Niger president, others praise Jonathan as good example for African democracy
African leaders led by President of Niger and Chairman of ECOWAS Heads of State and Government, Mahamadou Issoufou, and former Liberian President, Amos Sawyer, on Wednesday paid tribute to former President Goodluck Jonathan for leaving office voluntarily and masterminding peaceful power transition, describing it as an exemplary show of leadership that should motivate those in power.
President Issoufou made this known while giving his presidential address at the on-going Constitutional Terms Limit Summit in Niamey, capital of Niger.
Issoufou also commended other former Presidents in attendance including Nicephore Soglo of Benin, Amos Sawyer of Liberia, Mahamane Ousmane of Niger and Catherine Samba-Panza of the Central African Republic all of who he said adhered to prescribed term limits.
Stressing that term limits strengthen democratic institutions and promote peaceful power transfers from one administration to another, the Nigerien President pledged to limit himself to the two terms stipulated by his country’s constitution.
“My strongest desire is to transfer power after a transparent election. This will be the greatest achievement of my administration,” the president who is already on his second term said.
President Issoufou also praised former South African President, late Nelson Mandela, who he said “resisted pressure to continue in office by deciding to do only one term.”
Similarly, former Liberian President, Amos Sawyer praised Jonathan for setting what he called a democratic example by peacefully handing over power to his successor.
Sawyer who is also participating at the constitutional term limits summit described the former president as a remarkable man who did not let his ambition becloud his sense of patriotism.
“I want to thank former President Jonathan is a remarkable gentleman, for what he did for Nigeria; he did not do a second term; he showed example. He handed over powerful peacefully,” he said.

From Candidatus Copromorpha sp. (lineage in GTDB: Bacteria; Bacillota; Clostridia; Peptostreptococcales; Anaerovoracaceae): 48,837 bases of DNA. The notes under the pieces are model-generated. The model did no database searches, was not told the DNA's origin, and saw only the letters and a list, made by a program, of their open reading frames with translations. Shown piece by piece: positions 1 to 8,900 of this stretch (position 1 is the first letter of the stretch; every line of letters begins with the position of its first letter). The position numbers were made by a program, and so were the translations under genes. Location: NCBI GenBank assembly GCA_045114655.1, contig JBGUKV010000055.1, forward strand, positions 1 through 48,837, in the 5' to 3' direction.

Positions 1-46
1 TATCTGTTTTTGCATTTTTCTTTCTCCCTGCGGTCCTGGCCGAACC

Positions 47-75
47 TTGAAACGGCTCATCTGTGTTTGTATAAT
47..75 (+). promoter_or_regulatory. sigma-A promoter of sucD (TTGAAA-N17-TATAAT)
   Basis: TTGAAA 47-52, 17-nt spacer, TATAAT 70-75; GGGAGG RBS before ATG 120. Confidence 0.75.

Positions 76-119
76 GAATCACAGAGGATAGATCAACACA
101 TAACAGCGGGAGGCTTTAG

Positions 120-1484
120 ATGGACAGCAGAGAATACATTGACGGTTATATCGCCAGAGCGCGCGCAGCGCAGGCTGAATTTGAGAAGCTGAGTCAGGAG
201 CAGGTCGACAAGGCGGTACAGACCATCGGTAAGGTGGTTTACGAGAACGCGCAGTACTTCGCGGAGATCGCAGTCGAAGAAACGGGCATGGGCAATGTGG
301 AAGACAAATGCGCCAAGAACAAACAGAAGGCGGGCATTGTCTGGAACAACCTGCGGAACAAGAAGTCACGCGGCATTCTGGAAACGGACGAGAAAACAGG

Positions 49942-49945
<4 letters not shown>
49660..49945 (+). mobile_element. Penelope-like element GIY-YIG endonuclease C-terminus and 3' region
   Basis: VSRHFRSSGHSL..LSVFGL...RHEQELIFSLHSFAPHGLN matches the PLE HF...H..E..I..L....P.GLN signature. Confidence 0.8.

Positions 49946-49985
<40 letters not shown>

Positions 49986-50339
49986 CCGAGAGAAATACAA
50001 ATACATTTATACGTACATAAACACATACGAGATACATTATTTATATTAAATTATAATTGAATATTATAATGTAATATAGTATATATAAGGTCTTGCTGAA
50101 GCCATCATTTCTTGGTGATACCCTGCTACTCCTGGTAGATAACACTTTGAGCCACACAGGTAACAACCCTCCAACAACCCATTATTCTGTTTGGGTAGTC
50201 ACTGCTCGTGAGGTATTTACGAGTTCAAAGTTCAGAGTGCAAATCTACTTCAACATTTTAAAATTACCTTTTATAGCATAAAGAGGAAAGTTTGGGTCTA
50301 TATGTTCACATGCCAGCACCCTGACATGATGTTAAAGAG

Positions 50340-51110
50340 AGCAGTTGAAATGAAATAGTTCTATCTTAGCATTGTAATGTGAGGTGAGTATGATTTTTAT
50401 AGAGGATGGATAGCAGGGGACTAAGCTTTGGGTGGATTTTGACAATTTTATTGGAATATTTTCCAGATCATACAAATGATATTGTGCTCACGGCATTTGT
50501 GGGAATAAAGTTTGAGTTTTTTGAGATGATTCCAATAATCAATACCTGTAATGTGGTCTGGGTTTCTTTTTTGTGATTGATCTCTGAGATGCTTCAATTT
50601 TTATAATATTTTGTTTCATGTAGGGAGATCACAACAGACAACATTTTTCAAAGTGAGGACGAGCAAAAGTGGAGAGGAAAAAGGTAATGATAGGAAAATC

“He said his presidency is not worth the blood of a single Nigerian in the fray, I thank you very much in this respect.”
Speaking in a panel on the guiding principles of constitutionalism, Jonathan noted that term limits must be respected by leaders, adding that a change to a nation’s constitution in that regard could only come through a comprehensive process that allows the participation of all citizens, and not by members of parliaments alone.
He said further that the ECOWAS sub-region has been intervening to protect democracy and checkmate those leaders that go against the wish of the people.
He said: “When I became President there were many classical cases of such, incidentally most of those cases happened when I served as the chairman of ECOWAS authority of Heads of State and Government. The first was even in this country (Niger), where the former President wanted to stay beyond the constitutionally allowed limits. That caused some social strife and the military even intervened. I remember then that we had a conversation with the military leaders then and we made it clear to them that ECOWAS will never accept military intervention. Of course, we negotiated and that made it possible for the election to be conducted and a new president emerged.
“We had a similar thing in Burkina Faso. It was more challenging because the parliament agreed to even amend the constitution to allow the President to continue. But the civil society was quite restive to the extent that the parliament building was burnt down.”
Jonathan noted that ECOWAS leaders again intervened and the crisis in that country was resolved in favour of the emergence of a democratically elected president.
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